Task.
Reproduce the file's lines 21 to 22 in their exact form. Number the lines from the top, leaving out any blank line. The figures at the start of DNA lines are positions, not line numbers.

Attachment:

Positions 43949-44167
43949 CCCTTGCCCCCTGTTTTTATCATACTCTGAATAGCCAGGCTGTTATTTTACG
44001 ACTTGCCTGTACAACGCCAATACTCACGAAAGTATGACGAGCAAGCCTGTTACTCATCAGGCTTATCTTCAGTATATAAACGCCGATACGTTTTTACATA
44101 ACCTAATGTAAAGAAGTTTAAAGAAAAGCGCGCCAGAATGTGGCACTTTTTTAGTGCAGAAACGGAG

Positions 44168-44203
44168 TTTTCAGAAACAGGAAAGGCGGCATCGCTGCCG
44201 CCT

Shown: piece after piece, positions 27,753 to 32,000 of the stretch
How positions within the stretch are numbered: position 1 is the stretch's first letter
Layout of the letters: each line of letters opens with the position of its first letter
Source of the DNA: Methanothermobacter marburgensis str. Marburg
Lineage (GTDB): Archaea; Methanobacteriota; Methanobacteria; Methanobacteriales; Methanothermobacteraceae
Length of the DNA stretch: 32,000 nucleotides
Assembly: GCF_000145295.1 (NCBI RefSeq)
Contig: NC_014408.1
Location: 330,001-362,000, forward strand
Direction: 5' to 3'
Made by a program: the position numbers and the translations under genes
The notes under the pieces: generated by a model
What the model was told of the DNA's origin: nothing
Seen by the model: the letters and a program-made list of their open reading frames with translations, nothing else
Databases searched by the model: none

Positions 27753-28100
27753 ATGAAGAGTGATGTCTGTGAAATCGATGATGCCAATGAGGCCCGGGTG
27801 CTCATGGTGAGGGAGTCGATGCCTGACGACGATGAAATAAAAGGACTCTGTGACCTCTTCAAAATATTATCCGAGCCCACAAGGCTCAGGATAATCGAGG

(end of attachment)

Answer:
Seen by the model: the letters and a program-made list of their open reading frames with translations, nothing else
Databases searched by the model: none